GT: Yeah, it’s hard to know. I know our record label, Rhino, has a real niche. They’re tied in with Warner Brothers world wide. They have their cataloge sales that helps pay the bills.

MI: And you’re happy with them.

GT: They’re a wonderful label filled with great people who really love music and everything about music.

MI: Who is your favorite author of all time?

GT: I don’t think I have a favorite, really. I have lots of different authors that I’ve enjoyed. Peter Nichols, who’s very entertaining. I really like Anne Rice’s stuff from a fiction standpoint.

MI: What’s your favorite movie of all times?

GT: I definitely don’t have a favorite movie. I hardly watch movies any more, I’m so disappointed in them all.

MI: Yeah, no crap.

GT: There’s just so many of them. It used to be that a handful of good movies that would come out in a year. They keep getting to a smaller number that are good, it seems.

MI: They’ve got that new movie Pulse coming out. I’m like, I know I saw that movie two years ago and they renamed it.

GT: laughs

MI: I know they renamed it.

GT: Well the problem is that they’re tryin’ to tell stories and there’s not that many great story tellers. But, the amount of movies that they’re tryin’ to put out, it’s all economy based. They’re tryin’ to put out a zillion movies. A lot of them take established stories and just rewrite them.

( Yeah, great point. I’ve been going to see a lot of movies recently and they all just suck ass. I feel like I’m wasting my time and money for each one. )

MI: If you really want to see a good movie then rent Secret Window with Johnny Depp.

GT: Is it?

MI: Oh – my – God. Stephen King wrote the book. The movie is mind-blasting. I’ve got to watch it at least once a week. It’s freaky as shit. It’s like a combination of Anne Rice and Stephen King, but you know it’s Stephen King. The movie just grabs you, you can’t get enough of it. I’m being dead serious.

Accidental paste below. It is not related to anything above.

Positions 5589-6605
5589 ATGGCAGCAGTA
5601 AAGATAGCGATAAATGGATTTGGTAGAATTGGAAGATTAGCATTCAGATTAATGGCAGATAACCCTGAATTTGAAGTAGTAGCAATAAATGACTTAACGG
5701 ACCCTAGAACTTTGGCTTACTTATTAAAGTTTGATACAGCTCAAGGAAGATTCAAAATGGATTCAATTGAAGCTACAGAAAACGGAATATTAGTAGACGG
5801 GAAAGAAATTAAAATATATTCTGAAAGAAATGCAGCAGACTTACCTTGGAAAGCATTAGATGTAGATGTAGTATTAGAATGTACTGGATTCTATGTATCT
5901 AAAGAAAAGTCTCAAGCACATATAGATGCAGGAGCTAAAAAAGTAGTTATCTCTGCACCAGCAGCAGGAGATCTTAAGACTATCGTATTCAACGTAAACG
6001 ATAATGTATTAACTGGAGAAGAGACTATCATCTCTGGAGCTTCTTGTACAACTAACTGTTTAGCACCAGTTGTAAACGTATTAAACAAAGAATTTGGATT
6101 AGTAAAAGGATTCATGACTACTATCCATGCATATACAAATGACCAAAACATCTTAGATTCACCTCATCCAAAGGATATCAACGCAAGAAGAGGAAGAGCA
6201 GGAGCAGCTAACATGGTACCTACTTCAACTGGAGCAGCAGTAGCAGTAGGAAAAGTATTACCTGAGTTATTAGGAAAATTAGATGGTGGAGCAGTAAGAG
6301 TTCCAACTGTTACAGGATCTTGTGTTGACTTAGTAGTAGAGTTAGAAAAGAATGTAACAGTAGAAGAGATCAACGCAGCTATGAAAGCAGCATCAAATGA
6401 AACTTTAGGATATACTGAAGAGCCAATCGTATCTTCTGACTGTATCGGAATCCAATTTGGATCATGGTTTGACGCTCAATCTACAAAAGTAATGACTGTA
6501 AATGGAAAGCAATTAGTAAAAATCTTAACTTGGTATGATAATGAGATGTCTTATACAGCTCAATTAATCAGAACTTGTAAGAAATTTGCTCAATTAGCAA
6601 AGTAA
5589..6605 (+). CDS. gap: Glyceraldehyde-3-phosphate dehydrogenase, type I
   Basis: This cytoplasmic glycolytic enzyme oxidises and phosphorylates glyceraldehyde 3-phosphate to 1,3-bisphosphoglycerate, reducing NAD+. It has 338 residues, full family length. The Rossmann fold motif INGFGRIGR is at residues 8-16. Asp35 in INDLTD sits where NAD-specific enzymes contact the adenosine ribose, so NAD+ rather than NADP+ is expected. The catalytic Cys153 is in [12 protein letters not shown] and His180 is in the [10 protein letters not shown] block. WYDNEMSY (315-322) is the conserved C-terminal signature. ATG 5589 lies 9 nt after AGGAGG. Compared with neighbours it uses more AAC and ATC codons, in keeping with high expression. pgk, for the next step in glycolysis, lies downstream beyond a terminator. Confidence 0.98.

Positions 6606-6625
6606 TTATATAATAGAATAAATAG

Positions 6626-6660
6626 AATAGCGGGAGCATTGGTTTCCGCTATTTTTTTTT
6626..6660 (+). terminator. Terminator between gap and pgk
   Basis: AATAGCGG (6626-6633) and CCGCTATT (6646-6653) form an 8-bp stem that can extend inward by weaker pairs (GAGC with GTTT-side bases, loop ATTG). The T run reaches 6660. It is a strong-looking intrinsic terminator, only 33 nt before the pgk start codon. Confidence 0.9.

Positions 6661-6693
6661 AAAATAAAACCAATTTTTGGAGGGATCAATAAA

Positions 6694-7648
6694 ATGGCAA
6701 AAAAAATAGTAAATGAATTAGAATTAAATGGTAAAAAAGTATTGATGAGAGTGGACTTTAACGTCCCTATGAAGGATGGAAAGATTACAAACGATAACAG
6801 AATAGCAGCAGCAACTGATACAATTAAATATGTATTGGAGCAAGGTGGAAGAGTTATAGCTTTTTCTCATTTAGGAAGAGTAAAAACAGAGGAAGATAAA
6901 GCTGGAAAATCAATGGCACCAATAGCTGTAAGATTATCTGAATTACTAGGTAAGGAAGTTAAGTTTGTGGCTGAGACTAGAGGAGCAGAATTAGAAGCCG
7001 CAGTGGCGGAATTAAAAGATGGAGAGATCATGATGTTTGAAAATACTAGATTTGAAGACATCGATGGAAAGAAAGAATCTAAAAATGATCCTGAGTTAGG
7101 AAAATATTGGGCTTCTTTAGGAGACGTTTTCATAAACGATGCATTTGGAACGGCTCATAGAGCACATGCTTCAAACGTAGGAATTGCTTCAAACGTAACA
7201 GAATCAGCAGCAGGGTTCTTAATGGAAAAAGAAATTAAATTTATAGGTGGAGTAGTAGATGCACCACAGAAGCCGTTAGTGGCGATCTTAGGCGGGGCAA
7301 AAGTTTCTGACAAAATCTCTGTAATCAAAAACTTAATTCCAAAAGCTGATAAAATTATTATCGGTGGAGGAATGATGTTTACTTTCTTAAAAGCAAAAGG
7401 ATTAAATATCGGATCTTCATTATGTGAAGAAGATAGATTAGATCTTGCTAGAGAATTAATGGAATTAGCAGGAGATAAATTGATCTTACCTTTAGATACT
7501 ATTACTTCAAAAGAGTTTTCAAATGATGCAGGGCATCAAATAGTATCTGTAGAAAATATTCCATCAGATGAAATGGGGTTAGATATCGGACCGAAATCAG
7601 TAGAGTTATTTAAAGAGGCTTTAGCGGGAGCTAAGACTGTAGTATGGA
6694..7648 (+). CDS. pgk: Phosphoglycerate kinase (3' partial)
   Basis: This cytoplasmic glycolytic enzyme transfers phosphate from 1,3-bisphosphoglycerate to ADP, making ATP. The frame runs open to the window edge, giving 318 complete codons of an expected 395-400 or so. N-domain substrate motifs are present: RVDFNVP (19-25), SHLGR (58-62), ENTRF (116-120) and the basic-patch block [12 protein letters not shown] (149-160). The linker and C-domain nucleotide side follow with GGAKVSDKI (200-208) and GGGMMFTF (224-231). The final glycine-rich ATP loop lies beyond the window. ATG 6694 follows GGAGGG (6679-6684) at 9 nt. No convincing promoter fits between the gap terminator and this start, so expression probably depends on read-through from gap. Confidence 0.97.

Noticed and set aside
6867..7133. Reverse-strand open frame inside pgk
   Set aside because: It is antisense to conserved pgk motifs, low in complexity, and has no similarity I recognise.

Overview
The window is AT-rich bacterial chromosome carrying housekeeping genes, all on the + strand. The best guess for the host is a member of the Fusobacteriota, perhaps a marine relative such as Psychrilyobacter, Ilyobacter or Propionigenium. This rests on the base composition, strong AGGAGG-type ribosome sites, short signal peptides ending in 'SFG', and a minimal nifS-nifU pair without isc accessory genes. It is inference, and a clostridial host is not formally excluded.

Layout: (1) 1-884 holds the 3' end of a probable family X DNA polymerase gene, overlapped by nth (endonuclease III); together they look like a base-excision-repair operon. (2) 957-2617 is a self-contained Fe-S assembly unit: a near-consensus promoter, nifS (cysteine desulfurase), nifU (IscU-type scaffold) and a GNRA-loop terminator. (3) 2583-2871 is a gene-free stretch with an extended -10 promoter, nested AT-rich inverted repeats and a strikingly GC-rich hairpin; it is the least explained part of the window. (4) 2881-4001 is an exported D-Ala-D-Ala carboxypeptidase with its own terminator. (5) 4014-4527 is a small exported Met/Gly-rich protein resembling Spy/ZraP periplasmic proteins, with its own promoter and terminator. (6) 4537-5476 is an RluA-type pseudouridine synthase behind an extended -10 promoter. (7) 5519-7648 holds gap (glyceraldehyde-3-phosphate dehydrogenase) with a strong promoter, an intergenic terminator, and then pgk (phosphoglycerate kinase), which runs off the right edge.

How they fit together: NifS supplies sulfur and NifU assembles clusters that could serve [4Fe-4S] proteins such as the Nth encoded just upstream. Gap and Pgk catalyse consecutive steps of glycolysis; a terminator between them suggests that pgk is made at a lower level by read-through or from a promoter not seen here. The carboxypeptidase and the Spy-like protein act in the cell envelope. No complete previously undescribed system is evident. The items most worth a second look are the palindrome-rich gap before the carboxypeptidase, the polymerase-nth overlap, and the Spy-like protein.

( I agree, great movie. Very intellectually stimulating, too. )

MI: If you had a message for your fans, what would it be?

GT: Thanks for listening to Queens Ryche and come see us play.

MI: Have you gotten a MySpace profile?

GT: No.

MI: You should, you’ll get a lot of hits. Take my word on it.

GT: I have so many fans now, I don’t need anymore. Chuckles

MI: What is your favorite quote of all times?

GT: My favorite quote?

MI: Yes, it could be anything from anywhere. Mine is: “Fucker, fucker, fucker, …” When I’ve had a bad day, that’s all I do. Laughs

GT: Who said that?

MI: Me.

GT: laughs Whoever wrote “Shit Happens” makes a lot of sense. Laughs

MI: That’s a good one.

MI: So, when do we expect you back in Atlanta.

GT: I think we’re playing in Atlanta. I’m not sure of the date. Something like the 29th of August.

MI: Yeah, are you bringing an opener with you?

GT: No. We’re actually doing an interesting show. We’re playing Operation: MindCrime 1 and 2 together. It’s us playing the music like a normal concert. But, we have actors that join us and play the various characters of the story. It’s sort of like a musical.

MI: That’s going to be a good show!

GT: Yeah, we’re going to have film screens and two sets. An interior set and an exterior set. Some of the action takes place in a warehouse and some of the action takes place in an alleyway. A court room scene where Nikki gets judged and sentenced to prison. The jury is made up of contest winners who called in to radio stations and won a place in the jury. Which is cool. The whole thing is in surround sound. Which really is quite phenominal.

( That is really fuckin’ sweet. Awesome PR activity. Hmm… Just an idea, future ‘musicals’ could be done and the jury spots auctioned out for charity? )

MI: There was rumors that you took out the gun part after Dime passed.

GT: Yeah. Well, we put it back in there.

MI: You put it back in now, ok.

GT: They like guns in the show. Chuckles

MI: Of course they do! Laughs You can’t have a show without a gun! Especially with you, you’re gorgeous. You’d be perfect with that little gun in your belt. I’ve got great shots of you, Geoff. I’ve got to send them to you.

MI: We’re gunna put up the CD review. As soon as Jeff sends me Operation: MindCrime 2 I’m putting up the interview. I’m going to give you a link to the site. Then we’re going to do the show review and Operation: MindCrime 2. We’re gunna put it all in. So you get Albright to get his ass on his balls and get me that CD or I’m gunna kick his butt.

MI: But, meanwhile, you have a good day sailing.

GT: Alright, you take care Barbara and thank you for your time.

MI: Thank you, baby, you have a good one, too.

GT: Bye.


About Author

My name is Barbara Fara. Musicincider.com is my baby. I am a psychic and a photographer-and a writer! I am more than a little crazy, because I love taking pictures with people body surfing over my head

Comments are closed.